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Friday, April 13, 2012

Russia Will Support Assad No Matter What: It has Needed a Mediterranean port for two hundred years.


Russia: Hell No, Assad Won’t Go.
Hugh Graham, April 4, 2011.
           Russia will not back down on Syria, nor can we expect it to. As the Assad regime intensifies its campaign to exterminate the Syrian uprising, Russia is beginning to see some advantage in Kofi Annan’s UN peace plan. But it’s only because the plan is so tepid. Moscow’s backing, however cagey, of the homicidal Assad regime, continues to feel strange, perverse. But of course it isn’t strange at all. Russia has made common cause with Iran in resisting what it sees as continued Western expansion through human rights and other pretexts. So Russia’s defense of Assad, a Shia coreligionist ally of Iran comes as no surprise. Russia also fears popular revolution. But most important, by far, are its geopolitical interests in the Eastern Mediterranean.
          The Syrian port of Tartus is Russia’s only warm water naval port of call beyond the Black Sea. According to the website Rusnavy.com, “Moscow, which is showing its naval flag between Port Said in Egypt and the Strait of Gibraltar more and more frequently, obviously realizes the region's strategic importance.”  Since the new year, there have been reports of the arrival of a Russian destroyer at Tartus and the delivery of arms and even Russian special forces.
           The projection of Russian power into the region beyond its southwest borders goes back centuries and is rooted in its historic rivalry with Turkey, the protection of fellow Slavs in southeastern Europe, and  concern for the holy places claimed by the Russian Orthodox Church in Palestine which, since the fall of Soviet atheism, have regained importance. Since Turkey is still aligned with the West and the West intervened in the Balkans in the 1990s, a Russian presence in the Mediterranean is, more than ever, seen as a bulwark against Western ambitions.
            The Mediterranean island nation of Cyprus, meanwhile, has become Russia’s ally and outpost against the West.  Cyprus shares Russia’s historic enmity with Turkey and remains a stone’s throw from the Syrian port of Tartus. Recently, Turkey and Cyprus have both laid claim to reserves of gas in the undersea Levantine natural gas fields. Russia has an economic interest in the Cypriot initiative which it will back with naval force if Turkey interferes. Turkey, meanwhile, continues to irritate Russia by opposing the Assad regime and accepting Syrian refugees.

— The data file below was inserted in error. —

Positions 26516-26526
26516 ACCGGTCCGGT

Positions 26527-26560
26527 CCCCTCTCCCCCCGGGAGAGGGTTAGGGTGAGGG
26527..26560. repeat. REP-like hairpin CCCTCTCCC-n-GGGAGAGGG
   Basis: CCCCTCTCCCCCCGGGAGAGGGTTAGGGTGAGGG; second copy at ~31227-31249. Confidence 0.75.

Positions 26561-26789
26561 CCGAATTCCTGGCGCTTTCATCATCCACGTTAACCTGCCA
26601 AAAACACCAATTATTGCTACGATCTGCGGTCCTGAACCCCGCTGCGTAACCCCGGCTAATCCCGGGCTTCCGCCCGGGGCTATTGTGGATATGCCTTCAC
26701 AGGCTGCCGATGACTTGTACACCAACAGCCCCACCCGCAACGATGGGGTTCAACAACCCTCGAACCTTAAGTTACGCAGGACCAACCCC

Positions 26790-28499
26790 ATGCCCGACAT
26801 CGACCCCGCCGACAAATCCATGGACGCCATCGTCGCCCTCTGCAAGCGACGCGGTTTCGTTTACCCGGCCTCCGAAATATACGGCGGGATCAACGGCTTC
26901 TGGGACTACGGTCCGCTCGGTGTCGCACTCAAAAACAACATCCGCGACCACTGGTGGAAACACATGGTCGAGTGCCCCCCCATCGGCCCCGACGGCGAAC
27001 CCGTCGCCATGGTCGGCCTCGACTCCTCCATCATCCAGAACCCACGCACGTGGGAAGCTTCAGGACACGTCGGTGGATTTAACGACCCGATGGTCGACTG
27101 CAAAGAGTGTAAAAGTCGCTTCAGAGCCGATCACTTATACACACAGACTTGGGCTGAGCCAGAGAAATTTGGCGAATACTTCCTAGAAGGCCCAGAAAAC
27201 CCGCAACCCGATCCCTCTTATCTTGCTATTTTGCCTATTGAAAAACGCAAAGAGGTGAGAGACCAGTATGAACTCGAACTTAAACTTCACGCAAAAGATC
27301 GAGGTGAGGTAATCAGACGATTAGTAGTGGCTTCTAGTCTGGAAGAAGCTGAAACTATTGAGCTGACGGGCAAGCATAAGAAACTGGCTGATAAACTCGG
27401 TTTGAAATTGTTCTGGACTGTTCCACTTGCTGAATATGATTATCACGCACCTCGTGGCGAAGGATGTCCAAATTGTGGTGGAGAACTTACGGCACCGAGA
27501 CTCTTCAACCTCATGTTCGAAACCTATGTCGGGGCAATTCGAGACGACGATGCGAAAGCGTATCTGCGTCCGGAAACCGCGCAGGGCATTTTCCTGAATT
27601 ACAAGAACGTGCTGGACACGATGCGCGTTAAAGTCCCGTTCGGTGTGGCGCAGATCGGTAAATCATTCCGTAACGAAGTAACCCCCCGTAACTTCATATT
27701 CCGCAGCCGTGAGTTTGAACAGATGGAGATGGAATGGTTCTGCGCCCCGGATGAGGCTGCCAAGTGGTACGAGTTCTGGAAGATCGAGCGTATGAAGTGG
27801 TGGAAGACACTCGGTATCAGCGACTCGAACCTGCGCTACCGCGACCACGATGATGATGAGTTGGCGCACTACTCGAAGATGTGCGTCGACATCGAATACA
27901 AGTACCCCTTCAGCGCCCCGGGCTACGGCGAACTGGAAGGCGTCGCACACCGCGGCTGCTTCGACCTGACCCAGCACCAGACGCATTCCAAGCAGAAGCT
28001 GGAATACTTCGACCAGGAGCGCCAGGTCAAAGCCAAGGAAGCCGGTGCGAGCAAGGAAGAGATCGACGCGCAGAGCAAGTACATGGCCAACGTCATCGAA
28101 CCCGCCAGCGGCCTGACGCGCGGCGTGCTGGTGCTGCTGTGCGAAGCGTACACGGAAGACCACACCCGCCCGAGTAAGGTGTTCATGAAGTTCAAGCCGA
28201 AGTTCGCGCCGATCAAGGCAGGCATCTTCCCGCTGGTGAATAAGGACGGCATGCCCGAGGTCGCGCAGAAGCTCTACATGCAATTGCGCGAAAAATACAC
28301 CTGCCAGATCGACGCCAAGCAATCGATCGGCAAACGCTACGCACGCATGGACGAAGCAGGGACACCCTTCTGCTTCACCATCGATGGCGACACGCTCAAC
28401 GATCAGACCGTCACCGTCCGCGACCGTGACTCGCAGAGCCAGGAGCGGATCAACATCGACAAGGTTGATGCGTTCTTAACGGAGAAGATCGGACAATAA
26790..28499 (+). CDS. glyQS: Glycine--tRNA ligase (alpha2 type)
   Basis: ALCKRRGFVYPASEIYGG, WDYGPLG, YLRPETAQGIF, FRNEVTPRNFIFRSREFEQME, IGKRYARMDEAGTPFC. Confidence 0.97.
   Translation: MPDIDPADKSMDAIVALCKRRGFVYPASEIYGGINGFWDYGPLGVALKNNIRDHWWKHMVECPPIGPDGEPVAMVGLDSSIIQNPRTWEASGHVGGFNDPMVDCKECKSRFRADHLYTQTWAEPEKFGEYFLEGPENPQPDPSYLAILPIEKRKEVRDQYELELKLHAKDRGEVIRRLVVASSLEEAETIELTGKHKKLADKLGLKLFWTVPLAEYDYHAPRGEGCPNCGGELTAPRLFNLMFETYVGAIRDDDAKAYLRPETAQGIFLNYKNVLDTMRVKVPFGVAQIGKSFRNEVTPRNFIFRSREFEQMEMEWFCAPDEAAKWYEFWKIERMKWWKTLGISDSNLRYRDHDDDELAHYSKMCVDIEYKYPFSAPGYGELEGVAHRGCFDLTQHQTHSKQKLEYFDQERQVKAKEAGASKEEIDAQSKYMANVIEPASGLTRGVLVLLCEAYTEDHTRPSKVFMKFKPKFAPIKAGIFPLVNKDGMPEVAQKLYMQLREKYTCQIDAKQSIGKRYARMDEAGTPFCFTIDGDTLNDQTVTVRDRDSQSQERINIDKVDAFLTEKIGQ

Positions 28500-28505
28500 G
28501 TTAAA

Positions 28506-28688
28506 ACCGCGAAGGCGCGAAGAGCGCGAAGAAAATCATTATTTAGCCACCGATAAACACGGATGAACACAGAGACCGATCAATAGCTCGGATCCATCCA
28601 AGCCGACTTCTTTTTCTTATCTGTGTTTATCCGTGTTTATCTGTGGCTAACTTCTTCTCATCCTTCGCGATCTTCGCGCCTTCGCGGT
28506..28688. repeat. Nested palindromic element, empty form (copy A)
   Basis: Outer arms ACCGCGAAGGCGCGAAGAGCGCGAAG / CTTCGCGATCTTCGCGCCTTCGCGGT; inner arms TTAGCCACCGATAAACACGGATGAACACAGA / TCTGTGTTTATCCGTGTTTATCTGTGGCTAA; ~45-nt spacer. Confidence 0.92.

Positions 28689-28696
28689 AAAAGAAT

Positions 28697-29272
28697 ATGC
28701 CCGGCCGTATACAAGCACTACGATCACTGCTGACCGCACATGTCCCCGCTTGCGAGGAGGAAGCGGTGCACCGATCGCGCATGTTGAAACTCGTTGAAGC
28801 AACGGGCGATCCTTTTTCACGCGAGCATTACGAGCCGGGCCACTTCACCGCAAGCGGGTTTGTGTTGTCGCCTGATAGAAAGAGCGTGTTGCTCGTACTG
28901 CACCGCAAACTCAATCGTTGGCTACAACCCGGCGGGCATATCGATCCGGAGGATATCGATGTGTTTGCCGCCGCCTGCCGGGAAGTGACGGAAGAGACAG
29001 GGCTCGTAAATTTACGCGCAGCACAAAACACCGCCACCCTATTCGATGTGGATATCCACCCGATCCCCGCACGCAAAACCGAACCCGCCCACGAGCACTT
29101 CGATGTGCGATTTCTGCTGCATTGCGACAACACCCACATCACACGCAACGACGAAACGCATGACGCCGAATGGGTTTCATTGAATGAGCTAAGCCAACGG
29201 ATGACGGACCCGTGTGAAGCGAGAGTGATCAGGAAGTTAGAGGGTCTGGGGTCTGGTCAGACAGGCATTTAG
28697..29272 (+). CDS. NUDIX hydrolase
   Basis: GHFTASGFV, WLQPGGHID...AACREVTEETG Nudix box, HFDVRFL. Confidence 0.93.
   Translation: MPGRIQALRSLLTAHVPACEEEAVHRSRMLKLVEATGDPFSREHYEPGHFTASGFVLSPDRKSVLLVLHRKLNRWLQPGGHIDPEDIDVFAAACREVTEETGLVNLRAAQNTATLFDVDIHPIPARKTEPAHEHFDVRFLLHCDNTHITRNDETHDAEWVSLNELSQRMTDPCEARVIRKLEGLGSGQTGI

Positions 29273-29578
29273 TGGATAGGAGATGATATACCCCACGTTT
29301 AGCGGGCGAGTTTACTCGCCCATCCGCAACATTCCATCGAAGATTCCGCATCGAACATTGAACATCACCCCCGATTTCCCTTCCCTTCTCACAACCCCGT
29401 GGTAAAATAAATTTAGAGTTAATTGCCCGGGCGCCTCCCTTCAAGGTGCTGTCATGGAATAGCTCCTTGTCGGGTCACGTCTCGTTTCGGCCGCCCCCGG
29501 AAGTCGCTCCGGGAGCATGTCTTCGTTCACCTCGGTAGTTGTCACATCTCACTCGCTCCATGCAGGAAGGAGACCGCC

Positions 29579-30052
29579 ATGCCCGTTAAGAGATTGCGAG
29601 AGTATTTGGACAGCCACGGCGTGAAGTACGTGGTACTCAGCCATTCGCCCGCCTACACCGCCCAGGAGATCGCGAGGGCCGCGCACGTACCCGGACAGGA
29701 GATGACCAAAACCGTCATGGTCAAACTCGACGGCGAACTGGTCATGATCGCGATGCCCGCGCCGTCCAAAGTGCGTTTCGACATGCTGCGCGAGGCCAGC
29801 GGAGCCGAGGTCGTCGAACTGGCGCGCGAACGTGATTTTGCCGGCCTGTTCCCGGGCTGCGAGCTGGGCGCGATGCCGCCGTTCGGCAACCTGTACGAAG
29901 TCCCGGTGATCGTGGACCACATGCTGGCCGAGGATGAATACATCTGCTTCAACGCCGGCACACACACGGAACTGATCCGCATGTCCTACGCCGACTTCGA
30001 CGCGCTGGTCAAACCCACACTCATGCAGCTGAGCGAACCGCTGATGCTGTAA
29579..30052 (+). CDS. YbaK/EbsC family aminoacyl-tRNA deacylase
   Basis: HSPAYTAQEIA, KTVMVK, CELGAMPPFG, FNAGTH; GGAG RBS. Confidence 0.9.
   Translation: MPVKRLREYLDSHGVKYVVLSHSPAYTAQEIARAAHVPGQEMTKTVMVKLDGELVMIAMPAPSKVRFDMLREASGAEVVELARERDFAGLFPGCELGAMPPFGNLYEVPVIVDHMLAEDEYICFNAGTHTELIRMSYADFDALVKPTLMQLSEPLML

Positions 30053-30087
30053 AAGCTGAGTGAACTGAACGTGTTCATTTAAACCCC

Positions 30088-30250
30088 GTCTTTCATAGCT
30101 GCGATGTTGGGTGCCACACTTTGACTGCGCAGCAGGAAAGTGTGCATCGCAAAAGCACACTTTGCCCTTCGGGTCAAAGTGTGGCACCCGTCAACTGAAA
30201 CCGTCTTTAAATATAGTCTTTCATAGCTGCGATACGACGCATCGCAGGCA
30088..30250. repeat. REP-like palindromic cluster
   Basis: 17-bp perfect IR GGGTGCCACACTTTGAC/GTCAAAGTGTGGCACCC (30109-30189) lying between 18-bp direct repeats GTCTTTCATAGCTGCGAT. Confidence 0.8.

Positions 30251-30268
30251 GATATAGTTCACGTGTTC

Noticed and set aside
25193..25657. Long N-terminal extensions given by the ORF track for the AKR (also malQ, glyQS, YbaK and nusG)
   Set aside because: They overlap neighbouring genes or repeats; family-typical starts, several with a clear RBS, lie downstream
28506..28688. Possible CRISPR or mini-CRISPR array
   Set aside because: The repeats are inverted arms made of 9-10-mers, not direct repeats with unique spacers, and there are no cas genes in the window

Russia has been facing down Turkey and pushing south and west since 1700 and Peter the Great. A Russo-Turkish war ended in 1774 with the Treaty of Kuchuk Kainarji by which Russia wrested control of the Black Sea away from Ottoman Turkey and forced the Sultan to recognize Russia’s right to protect Orthodox holy places southward in Ottoman Palestine. Its rivals were France and England who had their own  holy places to protect in the same area.
           Russia, under Vladimir Putin, has reopened requests for access to Orthodox holy places in Israel. One such landmark is an area named ”The Russian Compound” in West Jerusalem. Putin asked for its return. Israel granted the request in 2008 but not without a broad hint that Russia should pull back on selling arms to Iran. And so, Russian Orthodoxy sits near the heart of Russia-Israel relations in this most contested of regions.
         The West watches warily as it did in the 19th century when Britain and France suspected Russian designs on the Ottoman Empire and the Mediterranean. They fought Russia to a standstill in the Crimean war which ended with Russia being forced to scuttle its Black Sea fleet in 1856.
         Communist Russia’s withdrawal from international prominence after 1917 was only a hiatus. In the mid 1950s, the Baghdad Pact aligned Iraq, Turkey, Iran and Pakistan with the West. This provoked Nasser’s opposing union of Egypt and Syria. Syria, mistrusting Nasser and the West alike, chose the Soviet Union as its defender and arms supplier and Russia’s influence in the former Ottoman province has remained constant ever since. Israel’s victory in the 1967 War resulted in the vast expansion of a southern Soviet fleet to oppose western naval and nuclear advances in the Mediterranean. Moreover, Syria became a valuable client for Soviet arms sales.
            With a Syrian client linked by religion to an Iranian arms customer, a naval port on the doorstep of the West, a nearby ally in Cyprus with possible gas reserves and all of those things ranged against a Western-aligned rival in Turkey, Russia is certainly not likely to relinquish its protection of the Assad regime any time soon.
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